Gov. Ralph Northam is moving to bolster Virginia’s state workforce with a pair of executive orders that will grant up to eight weeks of paid parental leave to state employees and create an advisory panel to recommend ways to help state workers with child care and early childhood education.
Northam signed the orders Tuesday during a meeting of the Virginia Executive Institute Alumni Association — with a roomful of current and former state agency leaders in the Patrick Henry Building — accompanied by his wife, Pam, who will lead the new Governor’s Advisory Commission on Quality Child Care and Education, with members of his Cabinet.
The governor said the order creating paid parental leave will help state employees with young families who previously have relied on federal law that protects their jobs while on family leave but doesn’t require employers to pay them.
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“That protection is an important one, but we all recognize that in today’s economy, most families can’t afford to go even a week without a paycheck,” he said.
Executive Orders 12 and 13 aim to improve Virginia’s ability to recruit and retain new state employees at a time when the workforce — about 105,000 full-time and 20,000 part-time workers — faces a wave of impending retirements and challenges in offering compensation that’s competitive with private employers.
The parental leave order applies to full-time executive branch classified employees — including those at colleges and universities who aren’t on separate personnel systems — and at-will employees appointed by the governor.
In addition to children by birth, the order applies to adoption or foster care placement of a child younger than 18.
“This strengthens our position as a family-friendly employer,” Secretary of Administration Keyanna Conner said in introducing the governor.
The governor’s order does not automatically apply to legislative branch employees, but Senate Clerk Susan Clarke Schaar said Tuesday that she is adopting the state policy for her staff.
The clerk’s office employs 34 people, “two of whom are pregnant,” Schaar said.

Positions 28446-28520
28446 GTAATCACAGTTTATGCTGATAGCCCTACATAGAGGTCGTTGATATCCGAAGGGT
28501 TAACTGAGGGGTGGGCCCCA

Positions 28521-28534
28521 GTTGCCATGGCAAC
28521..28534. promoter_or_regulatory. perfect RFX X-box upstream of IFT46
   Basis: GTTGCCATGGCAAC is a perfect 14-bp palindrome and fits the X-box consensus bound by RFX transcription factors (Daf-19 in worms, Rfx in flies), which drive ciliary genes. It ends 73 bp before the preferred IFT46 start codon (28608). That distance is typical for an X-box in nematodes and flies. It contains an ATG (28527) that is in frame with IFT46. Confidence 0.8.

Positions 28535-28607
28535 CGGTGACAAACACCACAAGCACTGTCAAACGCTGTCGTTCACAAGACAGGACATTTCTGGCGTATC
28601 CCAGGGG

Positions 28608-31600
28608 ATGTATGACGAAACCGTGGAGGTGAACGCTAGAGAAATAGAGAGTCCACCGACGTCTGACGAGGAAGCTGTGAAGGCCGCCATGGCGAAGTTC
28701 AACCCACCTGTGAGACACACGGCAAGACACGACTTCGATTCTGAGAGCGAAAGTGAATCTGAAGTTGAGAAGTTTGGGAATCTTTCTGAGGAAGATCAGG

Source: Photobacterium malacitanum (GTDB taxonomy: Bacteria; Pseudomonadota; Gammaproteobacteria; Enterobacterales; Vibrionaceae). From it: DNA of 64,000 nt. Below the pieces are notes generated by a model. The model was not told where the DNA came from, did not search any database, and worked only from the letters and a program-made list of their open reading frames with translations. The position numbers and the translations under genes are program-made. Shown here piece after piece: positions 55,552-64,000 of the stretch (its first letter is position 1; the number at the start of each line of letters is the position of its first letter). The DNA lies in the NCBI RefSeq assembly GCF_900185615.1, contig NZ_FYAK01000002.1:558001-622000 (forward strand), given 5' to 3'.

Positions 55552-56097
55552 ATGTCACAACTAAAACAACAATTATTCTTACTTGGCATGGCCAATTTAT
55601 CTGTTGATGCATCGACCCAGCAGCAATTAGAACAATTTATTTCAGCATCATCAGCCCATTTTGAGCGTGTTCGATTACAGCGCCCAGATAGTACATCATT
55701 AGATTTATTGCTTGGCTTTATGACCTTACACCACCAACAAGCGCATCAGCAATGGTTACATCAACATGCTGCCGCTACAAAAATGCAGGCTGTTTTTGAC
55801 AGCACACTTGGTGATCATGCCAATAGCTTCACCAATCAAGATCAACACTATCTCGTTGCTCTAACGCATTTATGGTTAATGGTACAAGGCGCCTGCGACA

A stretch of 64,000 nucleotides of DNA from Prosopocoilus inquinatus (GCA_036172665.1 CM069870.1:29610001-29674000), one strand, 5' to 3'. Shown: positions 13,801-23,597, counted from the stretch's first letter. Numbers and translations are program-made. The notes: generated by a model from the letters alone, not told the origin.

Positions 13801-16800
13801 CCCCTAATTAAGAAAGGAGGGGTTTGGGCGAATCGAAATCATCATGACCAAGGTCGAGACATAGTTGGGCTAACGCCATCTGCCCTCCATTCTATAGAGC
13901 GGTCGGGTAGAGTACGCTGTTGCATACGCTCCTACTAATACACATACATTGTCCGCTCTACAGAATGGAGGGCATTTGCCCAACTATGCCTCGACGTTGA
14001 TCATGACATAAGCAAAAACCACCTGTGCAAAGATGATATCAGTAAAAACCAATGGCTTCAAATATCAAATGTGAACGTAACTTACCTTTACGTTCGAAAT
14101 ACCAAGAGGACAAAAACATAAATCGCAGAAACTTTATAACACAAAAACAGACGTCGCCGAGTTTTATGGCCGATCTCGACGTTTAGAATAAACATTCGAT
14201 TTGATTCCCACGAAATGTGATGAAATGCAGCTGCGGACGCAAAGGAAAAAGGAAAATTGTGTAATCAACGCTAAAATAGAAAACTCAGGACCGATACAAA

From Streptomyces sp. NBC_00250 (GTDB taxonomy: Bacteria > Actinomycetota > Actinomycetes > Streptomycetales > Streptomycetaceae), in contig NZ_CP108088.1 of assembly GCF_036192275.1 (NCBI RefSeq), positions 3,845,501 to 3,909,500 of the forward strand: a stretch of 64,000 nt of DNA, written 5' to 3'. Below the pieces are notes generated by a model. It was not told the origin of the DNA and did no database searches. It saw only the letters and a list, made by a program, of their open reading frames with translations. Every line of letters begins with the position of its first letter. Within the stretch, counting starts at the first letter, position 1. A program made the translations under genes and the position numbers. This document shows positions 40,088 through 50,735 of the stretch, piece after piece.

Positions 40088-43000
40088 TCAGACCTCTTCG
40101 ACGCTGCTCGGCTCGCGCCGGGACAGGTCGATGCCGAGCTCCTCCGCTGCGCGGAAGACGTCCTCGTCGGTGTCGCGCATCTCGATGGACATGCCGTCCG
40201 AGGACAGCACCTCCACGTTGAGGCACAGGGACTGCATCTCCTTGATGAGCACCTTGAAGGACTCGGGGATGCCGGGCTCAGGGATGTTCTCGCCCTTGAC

House Speaker Kirk Cox, R-Colonial Heights, directed the House clerk’s office in December — before being elected speaker — to develop a policy to provide paid parental leave to full-time House employees.
The House implemented the new policy to give employees up to 12 weeks of paid parental leave, which they can use within 12 months of the birth of a child, adoption or foster care placement.
In comparison, the governor’s new policy gives employees up to six months to use their paid parental leave.
“The speaker is glad to see the governor following the lead of the House on this important issue,” House spokesman Parker Slaybaugh said.
The Northam administration estimates the cost of the parental leave policy at $495,000 because of additional overtime and contractor expenses for “critical, must-fill positions,” said Brian Coy, the governor’s communications director.
However, he said the administration will expect state agencies to absorb those costs without additional budget appropriations.
“We do expect there to be some lost productivity, as most agencies would absorb the workload and not backfill,” he said. “We should note that this loss in productivity would be the same if the new parent utilized” the Federal Medical Leave Act.
The new advisory commission is charged with studying ways to provide “evidence-based early care and learning programs” for the young children of state employees.
The governor said in an interview that instead of child care providers, “we really want to talk about it as childhood educators.”
“We recognize the role that quality early childhood care and education plays in creating opportunity for Virginia children and families,” first lady Pam Northam said in a written statement. “We see this important step as an investment in our future workforce, as well as essential support for our working families that serve the commonwealth.”
Competing for employees
Coy said the orders are part of an ongoing effort to make state government more competitive as an employer.
“We’re in a competition for recruiting and retaining talent,” Coy said.
Col. Wayne Huggins, executive director of the Virginia State Police Association and a former state police superintendent, said the new policy will help young state troopers who are starting families.
“We appreciate the governor doing this,” Huggins said. “It’s a good thing.”
Coy has a personal reason for liking his boss’s new policy. In less than two weeks he and his wife, Deputy Secretary of Education Holly Coy, are expecting their second child.
Currently, both of them would rely on a combination of unpaid leave or vacation time.
Under the policy, couples who both have state jobs each would be entitled to the eight weeks of paid leave, which they could take together or successively. The policy applies to all full-time state employees with at least 12 months of experience.
“It changes how I feel about working for state government,” he said.
State employee pay lags market compensation significantly, but Virginia has tried to make public service more attractive with generous health and retirement benefits.
The new two-year budget that will take effect July 1 includes a 2 percent raise for state employees in the second year, as well as the opportunity to receive up to 2 percent in performance-based merit raises.
“We’ve got to wait a little bit, but the ball continues to move down the field,” said Huggins, who lobbied successfully last year for a big boost in pay for a state police force that was losing officers at an alarming rate. “That’s all we can ask for.”